‘Tis the season to be jolly, the song goes, so we often reach a bit deeper into our pockets and drop some coins or bills into the Salvation Army red bucket outside the post office, or other worthy causes this time of year. Some of us also may slip an extra buck or two to the waiter or waitress for great service or going out of their way for us. It’s the Christmas Spirit.
This brings up the question of when to tip, how much should we tip, and who deserves a tip. I was in New York City this past week on business, and while not as bad as Chicago service workers for always having their hand out, service people in Manhattan seem to expect something for doing very little.
Cab drivers help you calculate the tip when the ride is over with a screen that shows how much 15%, 20% and 25% would amount to, on top of the fare. Dinner for four at the Roxy Deli on Broadway and 47th totaled $95.00, and the restaurant was considerate enough to add 18% on the bill as a tip regardless of how shoddy the service was. I had no choice in the matter.
The Roxy Delicatessen on Broadway in New York
Saturday morning when I was checking out of my hotel, a nice boutique hotel right off 49th and Broadway in the Theater District called The Time, the doorman who I had seen for the last few days opened the door for me and asked if I needed a cab. This doorman, other than greeting me when I walked in and out, really didn’t serve a purpose other than offering a presence at the front door, but I knew he expected a tip and I ran out of small bills. I immediately apologized, telling him, “hey, I’m really sorry…I ran out of cash…” He smiled and said it wasn’t a problem.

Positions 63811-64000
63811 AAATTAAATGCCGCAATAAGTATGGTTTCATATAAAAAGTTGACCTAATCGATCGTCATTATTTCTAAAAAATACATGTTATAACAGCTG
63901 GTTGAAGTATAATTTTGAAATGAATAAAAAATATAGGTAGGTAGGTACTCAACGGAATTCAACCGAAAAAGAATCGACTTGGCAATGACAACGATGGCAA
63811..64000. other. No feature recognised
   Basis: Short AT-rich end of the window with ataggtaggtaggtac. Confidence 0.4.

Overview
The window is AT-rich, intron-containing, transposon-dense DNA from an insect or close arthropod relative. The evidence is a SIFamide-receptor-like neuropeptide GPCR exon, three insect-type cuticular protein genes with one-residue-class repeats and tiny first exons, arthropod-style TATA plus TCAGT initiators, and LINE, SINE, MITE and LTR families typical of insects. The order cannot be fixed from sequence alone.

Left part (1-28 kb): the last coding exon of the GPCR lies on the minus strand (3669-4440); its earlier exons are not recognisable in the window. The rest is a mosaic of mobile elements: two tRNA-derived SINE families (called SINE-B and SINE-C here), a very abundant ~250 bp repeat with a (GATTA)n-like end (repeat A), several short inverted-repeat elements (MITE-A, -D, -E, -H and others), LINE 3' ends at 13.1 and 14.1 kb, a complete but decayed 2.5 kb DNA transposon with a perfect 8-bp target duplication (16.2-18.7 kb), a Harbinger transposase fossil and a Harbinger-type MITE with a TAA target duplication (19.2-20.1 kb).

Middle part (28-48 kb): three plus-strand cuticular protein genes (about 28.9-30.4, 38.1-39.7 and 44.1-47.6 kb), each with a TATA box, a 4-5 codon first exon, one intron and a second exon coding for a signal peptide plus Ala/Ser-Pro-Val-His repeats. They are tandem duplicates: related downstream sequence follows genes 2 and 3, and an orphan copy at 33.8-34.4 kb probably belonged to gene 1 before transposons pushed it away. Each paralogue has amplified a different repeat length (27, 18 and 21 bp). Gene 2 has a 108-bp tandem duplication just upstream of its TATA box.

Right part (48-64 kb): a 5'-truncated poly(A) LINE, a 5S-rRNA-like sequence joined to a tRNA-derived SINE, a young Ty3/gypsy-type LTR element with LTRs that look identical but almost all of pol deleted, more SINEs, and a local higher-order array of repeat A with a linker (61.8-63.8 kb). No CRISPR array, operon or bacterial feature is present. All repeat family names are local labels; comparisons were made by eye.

The Time Hotel Doorman Shakes Down The New York Taxi Driver
As we walked out into the morning cold I looked down the block at a line of taxis that were waiting for people like me who were headed to the airport, as he tried to sell me on the Lincoln Towne Car for $65.00. I told him that due to a previous experience, I prefer a yellow cab – a real taxi, and he proceeded to flag down one for me.
As the car pulled up and I put my bags into the trunk and settled into the back seat, the previously friendly doorman began shaking down the cab driver. It went something like this:
Doorman: Hey, you gonna take care of me?
Cabby: Huh, what do you mean?
Doorman: You know what I mean, you gotta take care of me if you sit in front of my hotel. That’s how it works.
Cabby: That’s not right…
Doorman: C’mon…(as he rubs his fingers together)
Cabby: (handing over a couple of dollars and quickly pulling away) That’s wrong…
I wound up covering the few dollars the doorman extorted from the cab driver, and I am not sure if he did this to cover for the $2 he didn’t get from me, or if he does this to every taxi driver, but it doesn’t leave a very good taste in the mouth of the hotel guest as he or she heads back home. I would stay at the hotel again, I just won’t trust the hotel’s staff.